Alternative Research – The Good, Bad, and Ugly (Part 1)


New York, NY – Last weekend we wrote a piece on the Integrity outlook for equity research produced by U.S. sell-side or investment banks over the next few years.  And while our view was mildly pessimistic, we have a somewhat more upbeat (albeit mixed) outlook for the independent or alternative research industry.  This week we will provide a detailed discussion of Integrity’s outlook for the U.S. alternative research industry.


A lot has been made of the term “independent research” in the past few years – particularly in the wake of accusations of biased investment bank research and the resulting Global Research Analyst Settlement.  As a result of this baggage, and for some of the reasons we will discuss below, the team at Integrity Research Associates has chosen a new term for this type of analysis and insight – Alternative Research.  As we start discussing our outlook for this industry, it makes sense for us to clearly define what we mean by the term “alternative research”.

While there are many ways to define alternative research, Integrity Research Associates has decided to take a rather inclusive view of this type of research.  Our definition, rightly or wrongly, defines alternative research as all investment research produced by firms that DO NOT CONDUCT INVESTMENT BANKING.  Thus, alternative research excludes research produced by any firm that helps public or private companies in raising funds in the capital markets (either in the form of debt or equity), as well as in providing strategic advisory services for mergers, acquisitions, and other types of financial transactions.

This, however, should not be construed to mean that all “alternative research” firms do not face their own conflicts of interest.  In fact, almost all research firms have to deal with their own conflicts of interest.  The real issue is how well they address these issues.  A few of the most common conflicts that some “alternative research” firms face include:

  • Proprietary Trading
  • Money Management
  • Issuer Sponsored Research
  • Analyst Ownership of Stocks Under Coverage
  • Maintaining Favor of Company Management

Thus, Integrity’s definition merely eliminates one large source of conflict – that of investment banking.  Consequently, we see three primary groups that produce equity research, Sell-Side firms (also known as Investment Banks), Buy-Side firms (typically for internal use), and Alternative Research firms.  As defined, alternative research firms produce and sell their investment research to retail investors, institutional investors, and corporations.

The Current Picture

Based on our extensive research and analysis of the industry, and interviews with close to a hundred research firms, we estimate that the U.S. alternative research industry generated approximately $1.8 billion in revenue in 2006.

However, one should not jump to the conclusion that this means that buy-side investors are spending that much to purchase alternative research.  In fact, our estimates reveal that only $1.4 bln was generated from buy-side clients (the remaining came from retail and corporate customers).  Of this revenue, we estimated that approximately 67% came either in the form of third party “soft dollars” or in bundled commissions generated by clients trading through the firm’s trading desk.  The remaining revenues were in the form of “hard dollars” or checks from buy-side investors.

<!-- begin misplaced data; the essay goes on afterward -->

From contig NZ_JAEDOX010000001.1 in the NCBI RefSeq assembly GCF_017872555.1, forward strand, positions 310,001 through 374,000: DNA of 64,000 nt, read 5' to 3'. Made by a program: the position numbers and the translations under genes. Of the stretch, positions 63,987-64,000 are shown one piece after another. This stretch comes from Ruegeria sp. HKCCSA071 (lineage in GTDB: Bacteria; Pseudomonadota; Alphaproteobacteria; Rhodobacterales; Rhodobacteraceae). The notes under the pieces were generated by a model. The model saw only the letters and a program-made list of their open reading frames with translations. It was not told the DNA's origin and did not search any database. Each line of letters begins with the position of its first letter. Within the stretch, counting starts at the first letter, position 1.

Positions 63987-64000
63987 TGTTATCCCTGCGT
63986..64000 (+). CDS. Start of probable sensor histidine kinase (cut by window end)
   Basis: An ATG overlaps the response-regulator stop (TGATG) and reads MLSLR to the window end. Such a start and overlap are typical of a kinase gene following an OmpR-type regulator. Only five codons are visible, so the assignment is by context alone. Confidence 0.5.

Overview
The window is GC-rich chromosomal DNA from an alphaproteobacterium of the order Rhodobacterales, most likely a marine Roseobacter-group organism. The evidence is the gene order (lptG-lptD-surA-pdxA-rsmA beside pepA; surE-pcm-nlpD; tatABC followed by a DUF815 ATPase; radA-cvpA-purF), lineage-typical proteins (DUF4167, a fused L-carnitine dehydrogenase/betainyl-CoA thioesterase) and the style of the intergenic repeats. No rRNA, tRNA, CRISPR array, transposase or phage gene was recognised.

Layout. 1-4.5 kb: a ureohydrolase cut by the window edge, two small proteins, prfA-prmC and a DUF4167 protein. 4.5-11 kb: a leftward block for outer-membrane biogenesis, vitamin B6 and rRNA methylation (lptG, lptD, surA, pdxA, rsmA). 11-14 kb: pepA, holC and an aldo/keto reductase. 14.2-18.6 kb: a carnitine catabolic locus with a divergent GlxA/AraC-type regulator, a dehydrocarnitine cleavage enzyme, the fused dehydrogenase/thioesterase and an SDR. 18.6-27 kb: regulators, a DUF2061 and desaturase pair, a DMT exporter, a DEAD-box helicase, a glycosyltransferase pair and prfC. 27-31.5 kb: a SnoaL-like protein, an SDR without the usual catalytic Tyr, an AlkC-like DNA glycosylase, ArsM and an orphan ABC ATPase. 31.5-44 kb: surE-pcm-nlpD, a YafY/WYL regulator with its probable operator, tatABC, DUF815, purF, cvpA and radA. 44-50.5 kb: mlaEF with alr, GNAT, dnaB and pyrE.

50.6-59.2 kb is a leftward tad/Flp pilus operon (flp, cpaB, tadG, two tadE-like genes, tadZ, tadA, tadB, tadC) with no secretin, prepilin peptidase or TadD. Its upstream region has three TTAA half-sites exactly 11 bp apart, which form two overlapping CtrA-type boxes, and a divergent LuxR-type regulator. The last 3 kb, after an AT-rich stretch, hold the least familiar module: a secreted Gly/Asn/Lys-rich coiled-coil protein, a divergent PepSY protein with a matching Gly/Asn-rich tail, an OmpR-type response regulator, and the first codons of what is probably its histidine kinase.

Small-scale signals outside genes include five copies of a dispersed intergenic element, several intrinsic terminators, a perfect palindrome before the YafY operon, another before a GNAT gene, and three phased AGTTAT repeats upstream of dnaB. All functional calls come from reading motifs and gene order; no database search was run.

Of course, some alternative research firms also generate a significant amount of revenue from either retail investors or corporations looking for research coverage.  Based on our analysis, alternative research firms received approximately $400 million from these sources.  In fact, between 60 and 70 independent research firms are currently receiving between $80 million to $90 million in annual revenues from the Global Research Settlement alone.

It must also be noted that the alternative research industry is quite different from the sell-side based on the sheer number of firms in the business, and the great diversity in the type of research produced.  Based on our surveys, we have identified between 500 to 550 alternative research firms in North America (including small one and two man research shops) producing various forms of investment research.

In addition, we have identified a wide range of primary research methodologies used by these firms that could help a client identify or differentiate these firms.  And while we have identified a large number of extremely granular methodologies to categorize these firms, we typically break the industry down into six (6) primary research styles or methodologies, including:

  • Fundamental
  • Quantitative
  • Economic
  • Technical
  • Primary
  • Specialized

Of course, the largest category, both in the number of research firms and by revenue generated, is the fundamental research group, with economic research being the second largest category.  However, traditional fundamental research has not been the fastest growing group in recent years as buy-side investors have been most interested in research produced by firms in the primary and specialized research categories.

A few of the types of firms in the Primary Research category include Expert Networks (Gerson Lehrman, Vista Research, Coleman Research), and Channel Checkers (Off-The-Record Research, Farmhouse Equity Research, Detwiler, Mitchell & Co.).  Specialist research firms include Forensic Accounting and Quality of Earnings Research (CFRA, Behind The Numbers, Audit Integrity) and SRI Research (Innovest, KLD, and Asset4).

In addition, many of the most innovative new research providers that are springing up on a regular basis are firms that defy traditional models.  As a result, we categorize many of these unique research firms as “Specialized” research providers.